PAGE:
I don’t want to work for THE ONLY African American dispensary in Nevada. I want to be part of a network of African American dispensary owners in Nevada. I don’t feel like I am winning as the “only.” I feel like an evangelist constantly looking for tent service where others like me are gathered on one accord. I started Blackabis because I hoped it would attract other African American men and women in the cannabis Industry. It is my beacon of light in a dark sea. Today we are few but I believe sooner than later we will be plenty.

Ministry & Marijuana “Part 1”

September 2013 I was introduced to the business of marijuana by my mentor. He just walked in one day and said, “we are going to go into the marijuana business and you need to study everything there is to know about marijuana.”
I’ve already told the story on how I thought that was crazy. The story I haven’t told is the story that includes me as a Minister of the Gospel.

 

In 2002 I rededicated my life to God. I instantly fell in love with My God. I mean head over heels. I was a wife and a mother at the time and the ONLY thing I wanted and desired was to be a Godly mother and Wife. Falling in love with God is an overwhelming feeling. I felt I had to tell everyone all about His love. I would stop people in the store hug them and tell them, “My God loves you and so do I!” I was what they would call a Radical Christian. Praying as a habit, study to show myself approved. At church whenever the doors were opened, followed my Pastor wherever he went and beat my Pastor giving. I associated Christ like behavior with being a faithful member. The Church was my responsibility as were their souls.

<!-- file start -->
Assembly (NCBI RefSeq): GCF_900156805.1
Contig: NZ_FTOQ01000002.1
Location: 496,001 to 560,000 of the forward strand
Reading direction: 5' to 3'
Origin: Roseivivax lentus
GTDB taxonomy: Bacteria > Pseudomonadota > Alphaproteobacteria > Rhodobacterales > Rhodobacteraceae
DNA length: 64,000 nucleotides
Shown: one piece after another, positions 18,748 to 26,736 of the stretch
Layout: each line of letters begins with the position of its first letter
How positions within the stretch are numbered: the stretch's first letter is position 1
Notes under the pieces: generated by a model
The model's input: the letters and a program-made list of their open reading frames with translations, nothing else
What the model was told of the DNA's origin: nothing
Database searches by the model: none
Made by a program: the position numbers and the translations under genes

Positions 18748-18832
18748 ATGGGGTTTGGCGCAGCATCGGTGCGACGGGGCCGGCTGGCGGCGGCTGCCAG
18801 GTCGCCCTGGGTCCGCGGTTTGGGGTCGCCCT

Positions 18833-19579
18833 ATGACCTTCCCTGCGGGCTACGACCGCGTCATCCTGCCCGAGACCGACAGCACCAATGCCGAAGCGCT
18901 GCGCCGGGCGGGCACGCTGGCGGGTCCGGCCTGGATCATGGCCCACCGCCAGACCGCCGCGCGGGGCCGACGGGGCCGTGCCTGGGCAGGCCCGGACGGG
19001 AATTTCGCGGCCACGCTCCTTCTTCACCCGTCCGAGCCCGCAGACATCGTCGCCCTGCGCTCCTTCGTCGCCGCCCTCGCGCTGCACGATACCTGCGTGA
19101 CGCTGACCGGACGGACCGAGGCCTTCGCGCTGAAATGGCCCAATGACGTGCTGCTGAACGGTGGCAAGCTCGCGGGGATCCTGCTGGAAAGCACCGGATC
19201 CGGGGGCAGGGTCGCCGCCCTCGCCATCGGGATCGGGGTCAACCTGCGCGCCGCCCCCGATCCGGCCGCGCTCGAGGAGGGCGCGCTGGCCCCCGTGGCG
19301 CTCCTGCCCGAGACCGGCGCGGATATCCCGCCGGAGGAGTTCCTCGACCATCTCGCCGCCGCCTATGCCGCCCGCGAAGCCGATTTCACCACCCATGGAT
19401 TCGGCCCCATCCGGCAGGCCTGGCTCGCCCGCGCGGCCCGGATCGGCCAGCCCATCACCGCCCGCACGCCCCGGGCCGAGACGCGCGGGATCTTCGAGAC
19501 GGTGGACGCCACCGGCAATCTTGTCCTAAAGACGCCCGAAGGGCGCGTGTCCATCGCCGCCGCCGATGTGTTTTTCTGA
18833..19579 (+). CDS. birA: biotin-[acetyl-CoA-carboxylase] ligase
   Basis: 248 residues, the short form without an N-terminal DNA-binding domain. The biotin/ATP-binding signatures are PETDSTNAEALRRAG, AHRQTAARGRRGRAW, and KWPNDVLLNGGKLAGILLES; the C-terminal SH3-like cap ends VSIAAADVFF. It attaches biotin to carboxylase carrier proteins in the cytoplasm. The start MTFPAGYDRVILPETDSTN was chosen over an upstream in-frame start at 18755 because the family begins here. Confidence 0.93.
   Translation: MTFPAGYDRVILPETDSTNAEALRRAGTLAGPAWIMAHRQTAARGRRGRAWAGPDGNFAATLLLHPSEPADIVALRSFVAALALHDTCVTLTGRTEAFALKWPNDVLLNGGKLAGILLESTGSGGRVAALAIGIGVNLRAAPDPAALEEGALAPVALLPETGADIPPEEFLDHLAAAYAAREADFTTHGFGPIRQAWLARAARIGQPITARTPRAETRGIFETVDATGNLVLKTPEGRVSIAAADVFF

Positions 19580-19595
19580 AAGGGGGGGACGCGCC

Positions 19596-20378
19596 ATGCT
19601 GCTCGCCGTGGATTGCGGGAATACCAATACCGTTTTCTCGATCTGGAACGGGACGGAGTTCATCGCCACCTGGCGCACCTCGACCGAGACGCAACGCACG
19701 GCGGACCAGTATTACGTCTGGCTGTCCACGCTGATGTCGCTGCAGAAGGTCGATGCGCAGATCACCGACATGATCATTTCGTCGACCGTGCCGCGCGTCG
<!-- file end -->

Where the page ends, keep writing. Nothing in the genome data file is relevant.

I was proud of all the titles I held in church; Youth pastor, Deaconess, Missionary, Chief Armor Bearer and Minister. I had earned each title with sacrifice, commitment and studying. See, when I fell in love with My God I was already a student of His word. I had been raised 4th generation COGIC (Church of God In Christ) and Mommy and Daddy didn’t play when it came to ensuring we were raised with the Wisdom of God. I quote scriptures by the Chapters not the verse. I was raised to “know His Word for Myself” and to not be dependent on others to interpret His word. When I committed to My God I came with a knowledge of what was Bible and what was Religion, but at the time of my life I needed the religion because I needed the discipline. I allowed myself to submit and to learn humility because I wanted to be loved by My God.